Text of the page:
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The crisis of 2008–2009 has ended, stockmarkets skyrocketed in 2012–2013, while growth of the real sector remained sluggish in Europe. This article attempts to explain the latter puzzle. Analyzing long term factors, the costs of short-termism in crisis management become obvious. The limitations of EU as a growth engine are highlighted.

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This essay attempts to go beyond presenting the bits and pieces of still ongoing crisis management in the EU. Instead it attempts at finding the ‘red thread’ behind a series of politically improvised decisions. Our fundamental research question asks whether basic economic lessons learned in the 1970s are still valid. Namely, that a crises emanating from either structural or regulatory weaknesses cannot and should not be remedied by demand management. Our second research question is the following: Can lacking internal commitment and conviction in any member state be replaced or substituted by external pressure or formalized procedures and sanctions? Under those angles we analyze the project on establishing a fiscal and banking union in the EU, as approved by the Council in December 2012.

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This essay is an attempt to generalize experiences of Central and Eastern European universities in the field of European Studies over the past 20 years. The paper follows the logic of business analysis in order to come up with proposals for future action.

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Abstract

Far the most acknowledged and influential author in the economics of Eastern Europe has been János Kornai, the theorist of economic systems and a prolific writer on a variety of subjects in the seventy years of his academic career. His output appeared in more than a dozen of languages. He was criticized and appreciated, especially on the occasion of his 90th birthday, commemorated by – yet another – Festschrift, special issues of academic journals, later followed up by countless obituaries paying the due tribute to someone who has never made to the Nobel Prize, but whose influence definitely exceeded that of many recipients. In this essay we avoid the usual chronological description and highlight certain major themes and try to establish his place in the history of global economic thought. We are aware of our constraints, since it would perhaps take a monograph rather than an article to serve justice to this exceptional academic output of his.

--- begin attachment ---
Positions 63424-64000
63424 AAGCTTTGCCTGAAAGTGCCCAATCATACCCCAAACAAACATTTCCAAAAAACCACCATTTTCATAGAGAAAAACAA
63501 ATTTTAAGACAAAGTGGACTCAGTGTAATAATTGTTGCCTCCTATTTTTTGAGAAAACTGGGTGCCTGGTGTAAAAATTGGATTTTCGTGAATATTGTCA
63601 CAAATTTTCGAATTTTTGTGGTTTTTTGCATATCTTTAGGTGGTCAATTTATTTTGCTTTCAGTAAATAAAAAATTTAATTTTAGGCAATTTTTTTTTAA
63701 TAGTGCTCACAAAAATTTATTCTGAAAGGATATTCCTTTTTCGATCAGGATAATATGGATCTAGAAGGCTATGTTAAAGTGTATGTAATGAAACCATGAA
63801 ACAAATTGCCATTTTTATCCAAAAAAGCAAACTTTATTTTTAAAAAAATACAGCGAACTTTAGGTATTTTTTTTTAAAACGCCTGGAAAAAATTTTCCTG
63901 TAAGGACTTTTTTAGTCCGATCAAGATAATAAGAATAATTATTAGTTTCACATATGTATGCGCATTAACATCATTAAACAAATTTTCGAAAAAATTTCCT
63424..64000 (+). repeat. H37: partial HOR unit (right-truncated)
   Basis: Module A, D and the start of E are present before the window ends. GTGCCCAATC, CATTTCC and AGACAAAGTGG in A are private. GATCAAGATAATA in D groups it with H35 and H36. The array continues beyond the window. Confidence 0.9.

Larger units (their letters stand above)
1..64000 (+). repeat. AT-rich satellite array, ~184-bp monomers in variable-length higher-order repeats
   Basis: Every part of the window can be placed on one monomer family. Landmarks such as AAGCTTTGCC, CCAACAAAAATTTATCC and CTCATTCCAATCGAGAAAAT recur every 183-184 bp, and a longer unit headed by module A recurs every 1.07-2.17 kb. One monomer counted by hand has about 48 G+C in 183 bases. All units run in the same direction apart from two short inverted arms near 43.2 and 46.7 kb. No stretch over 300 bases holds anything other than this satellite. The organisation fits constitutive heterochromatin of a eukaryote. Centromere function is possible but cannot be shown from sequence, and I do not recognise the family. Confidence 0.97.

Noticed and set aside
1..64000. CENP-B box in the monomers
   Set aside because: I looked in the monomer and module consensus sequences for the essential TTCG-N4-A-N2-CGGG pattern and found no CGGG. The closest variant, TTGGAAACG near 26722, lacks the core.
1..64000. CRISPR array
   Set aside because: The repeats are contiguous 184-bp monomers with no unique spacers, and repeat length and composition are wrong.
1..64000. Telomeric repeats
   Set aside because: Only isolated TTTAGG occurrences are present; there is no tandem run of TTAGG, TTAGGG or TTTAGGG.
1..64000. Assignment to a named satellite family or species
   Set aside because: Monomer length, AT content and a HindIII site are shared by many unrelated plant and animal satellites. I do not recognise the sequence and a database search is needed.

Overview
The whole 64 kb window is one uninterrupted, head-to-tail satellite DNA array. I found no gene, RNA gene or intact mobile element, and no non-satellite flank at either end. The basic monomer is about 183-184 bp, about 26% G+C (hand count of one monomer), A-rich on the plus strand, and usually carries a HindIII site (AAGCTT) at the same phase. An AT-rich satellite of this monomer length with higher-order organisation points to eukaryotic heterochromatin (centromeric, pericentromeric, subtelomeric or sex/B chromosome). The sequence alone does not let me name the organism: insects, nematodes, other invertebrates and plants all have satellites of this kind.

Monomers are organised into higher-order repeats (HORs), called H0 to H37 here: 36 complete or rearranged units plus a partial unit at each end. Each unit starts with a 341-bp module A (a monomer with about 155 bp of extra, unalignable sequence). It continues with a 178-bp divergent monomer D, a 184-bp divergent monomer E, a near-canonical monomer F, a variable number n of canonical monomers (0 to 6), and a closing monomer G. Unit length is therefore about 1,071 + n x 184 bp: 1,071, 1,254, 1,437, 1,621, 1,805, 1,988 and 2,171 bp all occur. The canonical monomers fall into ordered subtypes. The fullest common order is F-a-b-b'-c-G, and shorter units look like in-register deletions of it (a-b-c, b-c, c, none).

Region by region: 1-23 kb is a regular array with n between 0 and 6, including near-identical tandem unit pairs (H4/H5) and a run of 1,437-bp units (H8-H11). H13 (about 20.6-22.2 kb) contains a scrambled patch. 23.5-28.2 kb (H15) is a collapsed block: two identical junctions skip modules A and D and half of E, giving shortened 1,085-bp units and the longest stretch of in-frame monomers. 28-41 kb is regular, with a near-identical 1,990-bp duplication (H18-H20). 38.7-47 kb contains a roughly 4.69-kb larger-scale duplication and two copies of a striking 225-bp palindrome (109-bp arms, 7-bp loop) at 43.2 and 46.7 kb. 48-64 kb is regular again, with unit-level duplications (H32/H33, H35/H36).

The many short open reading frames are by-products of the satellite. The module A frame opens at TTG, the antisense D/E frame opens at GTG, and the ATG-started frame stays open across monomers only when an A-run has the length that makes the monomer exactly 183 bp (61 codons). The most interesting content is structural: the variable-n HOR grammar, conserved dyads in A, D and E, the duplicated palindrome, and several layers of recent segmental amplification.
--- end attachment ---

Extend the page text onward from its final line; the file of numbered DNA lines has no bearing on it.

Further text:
Open access
Acta Oeconomica
Authors:
László Csaba
and
Pál Czeglédi
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Acta Oeconomica
Authors:
László Csaba
and
Pál Czeglédi
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Abstract

This essay joins in the international controversy about the nature and sustainability of the economic system in China. While official ideology continues to stick to the concept of ‘socialist market economy,’ albeit with changing contents, international observers are split. One group considers China as a de facto market economy, which is in line with the top-down tradition of ruling in the region. Others consider it as a sui generis system. And a third line takes it as yet another case of hybrid regime which proliferated globally in the new millennium. I try to create a link between these readings and the empirics of Chinese growth. This may help interpret the slowdown, exacerbated by the COVID-19 epidemics on Chinese output.

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This essay is an attempt to put two major events in a broader perspective. Comparing the two dominant discourses, we attempt to address the meaning and thus the strategic options of European integration at a time of crisis. A political economy approach is adopted to explain the different dynamics of the two cases and to specify conditions for a more efficient integration in the years to come. Some proposals for policy reform conclude.

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Acta Oeconomica
Authors:
Judit Kapás
,
László Csaba
, and
Sándor Mészáros

(1)Douglass C. North: Understanding the Process of Economic Change (Princeton and Oxford: Princeton University Press, 2005, 187 pp. - Reviewed by Judit Kapás), (2) Vladimir Mau: From Crisis to Growth (London: Centre for Research into Post-Communist Economies, New series, No. 21, 2005, 305 pp. - Reviewed by László Csaba), (3) Imre Ferto: Agri-food Trade between Hungary and the EU (Budapest: Századvég, 2004, 257 pp. - Reviewed by Sándor Mészáros)

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